ACA: For pharmacy retailers, is it helping or hurting?

Healthcare reform means new patients, but new insurance requirements as well

WHAT IT MEANS AND WHY IT'S IMPORTANT — Pharmacy retailers have a relationship with the healthcare-reform law more complicated than most individuals and businesses.

(THE NEWS: "NRF praises House's decision to repeal ACA." For the full story click here)

On the one hand, healthcare reform means a whole slew of new patients who will be lining up to get their medications at drug stores, supermarkets and mass merchandisers. According to a study published in the July 2012 issue of the journal Health Affairs, the Patient Protection and Affordable Care Act will reduce the number of uninsured people by about 30 million by 2012. As a result, retail sales of prescription drugs are expected to reach $483.2 billion by 2021, compared with $277.1 billion in 2012. In an analysis of the study, Pembroke Consulting's Adam Fein estimated that healthcare reform would add nearly $26 billion in annual drug spending by 2021, with prescription drugs accounting for 10.1% of healthcare spending, compared with 10% today.

At the same time, the ACA, which the Supreme Court ruled to be constitutional late last month, will impose penalties on employers that don't offer affordable health insurance to full-time employees when the full law takes effect in 2014. After the decision, the human resources consulting firm Mercer polled more than 4,000 employers, with a majority saying they had been waiting for the court's decision before developing a strategy to respond to the law's provisions. Forty percent said they would begin taking action now, while 16% said they would wait until the November elections; Mercer itself said it advised employers to "stay on track" to comply with the law as enacted.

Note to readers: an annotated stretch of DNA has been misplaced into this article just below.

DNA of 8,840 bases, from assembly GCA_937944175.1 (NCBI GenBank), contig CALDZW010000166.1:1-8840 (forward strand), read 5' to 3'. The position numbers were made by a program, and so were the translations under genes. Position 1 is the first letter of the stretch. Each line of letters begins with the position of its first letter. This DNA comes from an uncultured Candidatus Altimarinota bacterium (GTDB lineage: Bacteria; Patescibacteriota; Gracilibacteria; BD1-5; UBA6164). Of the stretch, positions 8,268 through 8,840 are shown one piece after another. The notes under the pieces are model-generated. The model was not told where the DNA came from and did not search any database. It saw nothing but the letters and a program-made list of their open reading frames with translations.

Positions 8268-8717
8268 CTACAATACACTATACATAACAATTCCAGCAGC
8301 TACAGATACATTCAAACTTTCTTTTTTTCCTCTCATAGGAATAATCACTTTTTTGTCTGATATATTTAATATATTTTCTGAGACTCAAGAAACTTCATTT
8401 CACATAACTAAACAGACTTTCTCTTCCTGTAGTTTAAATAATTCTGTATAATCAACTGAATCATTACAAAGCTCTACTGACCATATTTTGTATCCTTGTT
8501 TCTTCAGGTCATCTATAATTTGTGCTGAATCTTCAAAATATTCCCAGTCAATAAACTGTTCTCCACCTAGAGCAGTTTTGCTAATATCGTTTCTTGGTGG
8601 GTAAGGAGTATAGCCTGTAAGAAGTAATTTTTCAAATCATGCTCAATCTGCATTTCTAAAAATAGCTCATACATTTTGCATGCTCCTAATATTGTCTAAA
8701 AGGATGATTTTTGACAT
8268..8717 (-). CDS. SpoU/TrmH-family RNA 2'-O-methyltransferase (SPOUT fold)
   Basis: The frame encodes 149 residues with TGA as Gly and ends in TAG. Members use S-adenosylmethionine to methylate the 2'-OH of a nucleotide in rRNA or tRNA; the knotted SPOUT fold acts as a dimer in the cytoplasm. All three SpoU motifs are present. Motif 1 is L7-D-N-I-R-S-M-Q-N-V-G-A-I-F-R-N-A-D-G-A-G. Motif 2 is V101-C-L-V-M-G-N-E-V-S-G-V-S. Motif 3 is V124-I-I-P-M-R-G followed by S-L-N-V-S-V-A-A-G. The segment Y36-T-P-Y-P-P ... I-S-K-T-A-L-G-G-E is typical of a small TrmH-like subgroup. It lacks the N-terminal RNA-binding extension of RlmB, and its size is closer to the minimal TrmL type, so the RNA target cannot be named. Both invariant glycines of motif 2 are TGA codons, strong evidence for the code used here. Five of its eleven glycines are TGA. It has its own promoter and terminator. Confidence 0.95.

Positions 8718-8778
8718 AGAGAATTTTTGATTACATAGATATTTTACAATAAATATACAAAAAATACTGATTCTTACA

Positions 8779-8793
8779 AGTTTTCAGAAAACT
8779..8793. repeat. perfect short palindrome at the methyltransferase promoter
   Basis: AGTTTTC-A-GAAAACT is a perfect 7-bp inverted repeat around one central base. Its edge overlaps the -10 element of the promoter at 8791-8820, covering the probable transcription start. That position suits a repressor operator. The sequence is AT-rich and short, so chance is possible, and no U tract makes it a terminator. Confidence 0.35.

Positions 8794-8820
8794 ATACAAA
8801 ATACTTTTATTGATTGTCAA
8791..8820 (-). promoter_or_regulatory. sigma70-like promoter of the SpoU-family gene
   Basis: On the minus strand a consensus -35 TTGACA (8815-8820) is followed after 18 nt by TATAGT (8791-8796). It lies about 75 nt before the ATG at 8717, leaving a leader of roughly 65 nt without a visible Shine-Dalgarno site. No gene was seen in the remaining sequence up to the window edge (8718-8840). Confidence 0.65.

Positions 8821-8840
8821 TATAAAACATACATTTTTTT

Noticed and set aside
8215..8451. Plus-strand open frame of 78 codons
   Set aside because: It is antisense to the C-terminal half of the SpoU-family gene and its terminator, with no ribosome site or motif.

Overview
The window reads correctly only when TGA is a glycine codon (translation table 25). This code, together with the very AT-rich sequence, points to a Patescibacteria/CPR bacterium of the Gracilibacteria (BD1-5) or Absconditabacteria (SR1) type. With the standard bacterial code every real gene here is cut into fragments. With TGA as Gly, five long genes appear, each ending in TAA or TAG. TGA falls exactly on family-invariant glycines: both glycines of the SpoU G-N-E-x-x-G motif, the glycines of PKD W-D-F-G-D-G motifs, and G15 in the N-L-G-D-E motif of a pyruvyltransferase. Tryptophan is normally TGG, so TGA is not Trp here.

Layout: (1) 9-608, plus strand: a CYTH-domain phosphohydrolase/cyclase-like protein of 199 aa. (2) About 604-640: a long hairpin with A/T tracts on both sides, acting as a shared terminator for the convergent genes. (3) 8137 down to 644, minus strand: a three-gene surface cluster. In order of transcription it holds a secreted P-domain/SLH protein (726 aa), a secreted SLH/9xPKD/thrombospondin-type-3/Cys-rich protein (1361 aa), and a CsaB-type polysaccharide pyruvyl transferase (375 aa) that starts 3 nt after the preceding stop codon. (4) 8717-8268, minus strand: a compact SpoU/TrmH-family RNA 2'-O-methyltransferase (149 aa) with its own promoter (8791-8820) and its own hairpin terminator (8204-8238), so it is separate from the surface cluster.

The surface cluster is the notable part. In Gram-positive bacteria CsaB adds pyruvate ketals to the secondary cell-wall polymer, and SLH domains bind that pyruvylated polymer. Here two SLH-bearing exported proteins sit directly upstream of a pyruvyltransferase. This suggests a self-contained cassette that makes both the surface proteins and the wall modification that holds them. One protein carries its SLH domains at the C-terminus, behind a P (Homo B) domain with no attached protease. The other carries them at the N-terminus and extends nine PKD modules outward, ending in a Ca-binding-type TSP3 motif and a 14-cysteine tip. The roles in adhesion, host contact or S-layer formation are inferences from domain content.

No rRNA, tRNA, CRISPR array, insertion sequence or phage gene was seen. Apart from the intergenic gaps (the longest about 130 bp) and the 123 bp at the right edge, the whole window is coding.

Mercer president for health and benefits David Rahill said that employers with large numbers of part-time employees — including healthcare organizations and retailers — would have the difficult choice of increasing the number of employees eligible for coverage or having them work fewer hours. "With the average cost of health coverage now exceeding $10,000 per employee, a big jump in enrollment is not economically feasible for many employers," Rahill said.

The National Retail Federation represents retailers in a variety of markets that the ACA will affect in a variety of ways, but for pharmacy retailers in particular, it remains to be seen whether the law will be beneficial, detrimental or will even itself out in the end.

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